Pairing works best when it is natural, encouraged but not mandatory
If you’re reading this thinking ‘how should I introduce pairing into my team’ this is my suggestion.
Don’t have any rules/suggestions/enforced ways of working… Let it be natural. Takedown the printed schedule. Delete the list of ‘rules’ you have. Certainly do not walk around the office asking why a developer is not in a pair!
Just go ahead, walk up to another developer and say something along the lines of “Is it OK if I sit with you and learn about what you’re working on?”
I’m speaking for myself, but Developers are very proud of their work (I know we shouldn’t be protective of our code, but show me a developer who isn’t proud of their work, and I’ll eat my keyboard).
Asking the above will hopefully put the other developer into a mode where they want to show you what they’ve been working on, and open the door to further conversation. Sit with them. Don’t try and take over, kindly ask them to explain what they’re doing. Why they decided to take that approach, and what their train of thought is.
Hopefully, after a while, they may feel comfortable with you being there, and you may be able to offer suggestions, praise their work or help with that question they just Googled. But remember, you are in their territory. Don’t take over, and certainly don’t say they are doing something wrong. You will just rattle their cage and will not gain their trust (Yes this is like taming a Lion).
Eventually, you should have built up that level of trust with the developer that you can ask the following question, something along the lines of “I really enjoyed working alongside you with that Story, could we possibly try to work on the next one together?” You should offer to ‘drive’ this time.
Over time, you should find it easier to work alongside each other. So you can start to build on those foundations. Offer to take turns coding, writing a test, or contacting someone to find an answer to a question. I find writing tests together is really beneficial. You can help each other to spot the pitfalls or that bit of information missing from the Story.
When you feel like you’re walking, it’s then time to run… If you’ve been sharing a computer and taking turns driving, you may want to take it up a gear and install some sort of screen sharing software (like slack, teams etc). Basically a piece of software that you can see each other’s screens and control if needed. In the remote world we now exist in (COVID-19), this is must for pairing, but back in a physical office space, it might not be always needed (remember to do whatever feels natural).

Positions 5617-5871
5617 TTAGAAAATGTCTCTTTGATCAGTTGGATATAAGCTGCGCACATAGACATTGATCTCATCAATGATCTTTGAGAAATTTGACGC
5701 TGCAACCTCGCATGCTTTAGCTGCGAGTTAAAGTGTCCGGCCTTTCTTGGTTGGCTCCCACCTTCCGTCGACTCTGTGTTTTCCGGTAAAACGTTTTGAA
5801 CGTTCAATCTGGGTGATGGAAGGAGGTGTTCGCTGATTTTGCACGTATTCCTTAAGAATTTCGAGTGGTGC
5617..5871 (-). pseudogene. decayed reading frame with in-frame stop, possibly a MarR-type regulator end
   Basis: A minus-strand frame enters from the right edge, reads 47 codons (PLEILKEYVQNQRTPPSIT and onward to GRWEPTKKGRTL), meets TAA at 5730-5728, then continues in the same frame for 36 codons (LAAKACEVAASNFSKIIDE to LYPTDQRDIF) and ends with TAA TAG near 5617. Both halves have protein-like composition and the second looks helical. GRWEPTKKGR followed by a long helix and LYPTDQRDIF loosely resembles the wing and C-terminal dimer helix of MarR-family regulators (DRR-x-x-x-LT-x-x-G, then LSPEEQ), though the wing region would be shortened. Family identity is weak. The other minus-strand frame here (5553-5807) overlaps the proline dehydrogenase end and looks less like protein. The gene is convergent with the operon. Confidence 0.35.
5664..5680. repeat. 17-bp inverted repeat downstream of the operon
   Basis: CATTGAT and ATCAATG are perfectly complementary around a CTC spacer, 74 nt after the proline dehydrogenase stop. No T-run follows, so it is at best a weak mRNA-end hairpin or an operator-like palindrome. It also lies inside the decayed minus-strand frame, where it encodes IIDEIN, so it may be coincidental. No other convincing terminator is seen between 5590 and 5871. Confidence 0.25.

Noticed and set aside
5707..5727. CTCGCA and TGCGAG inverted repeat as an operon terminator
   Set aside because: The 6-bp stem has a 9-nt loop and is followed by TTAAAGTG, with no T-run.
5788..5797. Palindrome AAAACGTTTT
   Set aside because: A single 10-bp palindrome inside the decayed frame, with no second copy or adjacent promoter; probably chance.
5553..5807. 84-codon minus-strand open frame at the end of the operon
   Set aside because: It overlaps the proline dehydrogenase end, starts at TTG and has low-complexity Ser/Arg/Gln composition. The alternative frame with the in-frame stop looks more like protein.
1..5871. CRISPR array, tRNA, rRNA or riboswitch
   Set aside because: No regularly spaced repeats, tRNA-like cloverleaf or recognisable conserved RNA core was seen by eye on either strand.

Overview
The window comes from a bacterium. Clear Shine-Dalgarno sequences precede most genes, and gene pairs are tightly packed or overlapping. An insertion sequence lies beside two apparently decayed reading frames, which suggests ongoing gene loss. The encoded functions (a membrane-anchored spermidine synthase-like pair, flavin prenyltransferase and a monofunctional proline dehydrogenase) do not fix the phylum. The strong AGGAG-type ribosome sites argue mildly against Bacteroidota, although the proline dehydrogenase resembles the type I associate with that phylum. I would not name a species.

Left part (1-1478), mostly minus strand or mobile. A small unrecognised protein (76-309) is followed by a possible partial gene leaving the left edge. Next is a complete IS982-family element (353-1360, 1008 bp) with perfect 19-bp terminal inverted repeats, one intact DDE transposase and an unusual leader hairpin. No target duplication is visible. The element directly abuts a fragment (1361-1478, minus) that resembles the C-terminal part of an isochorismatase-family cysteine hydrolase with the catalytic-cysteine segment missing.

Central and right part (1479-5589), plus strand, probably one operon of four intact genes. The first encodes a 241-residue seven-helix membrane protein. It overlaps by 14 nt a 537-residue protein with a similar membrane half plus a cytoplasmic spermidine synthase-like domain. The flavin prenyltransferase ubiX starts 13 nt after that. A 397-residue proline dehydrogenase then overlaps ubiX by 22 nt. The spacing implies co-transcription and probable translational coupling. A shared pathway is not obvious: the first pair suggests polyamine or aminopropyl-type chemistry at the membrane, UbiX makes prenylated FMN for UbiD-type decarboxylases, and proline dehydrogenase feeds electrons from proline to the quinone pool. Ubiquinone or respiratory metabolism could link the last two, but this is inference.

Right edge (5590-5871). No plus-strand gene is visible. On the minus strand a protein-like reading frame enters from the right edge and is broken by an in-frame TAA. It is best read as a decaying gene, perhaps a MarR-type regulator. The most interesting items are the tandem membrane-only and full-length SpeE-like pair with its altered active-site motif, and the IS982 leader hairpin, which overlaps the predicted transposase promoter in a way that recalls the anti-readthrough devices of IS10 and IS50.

Based off experience, both members of the pair need to offer to take turns. Don’t just sit back and watch the other developer. Get involved, even if you don’t know how to write the test, refactor the method, or create that builder pattern - offer to take control and work together to achieve the goal.
I’m not saying this will lead to amazing results, or it will work for all developers, but it’s worked for me. Especially when you join a new team, or start a new piece of work. It can work with a junior or senior developer, as long as you are humble and accept it may take time to form that trust in the pairing relationship.
You’ll encounter problems, you’ll get frustrated that the other developer may not have understood you. You will get annoyed when your idea isn’t implemented as you’d have liked. This is all part of the process, and as you keep pairing, you’ll overcome these little problems.
What you’ll get is a high performing, focused pair, taking stories across the board in record time. When the story first gets picked up, it will be understood quicker, code reviews will be quicker (as the story has technically been under review the whole time as the developers discuss the implementation) and will move to ‘Done’ faster.
In part two, I’ll talk about:
- Pairing works when both engineers are not multitasking or context switching and can focus 100% of their time to the task.
- Both Engineers should start and finish the task together. Breaks in between are of course beneficial.
- Engineers can join the pair, but not replace anyone from the original pair.
- Both engineers should be given equal credit.
- Pairing remotely can seem hard, but is actually feasible and often works better than physical pairing.
- Is it just Software Engineers who can pair? No.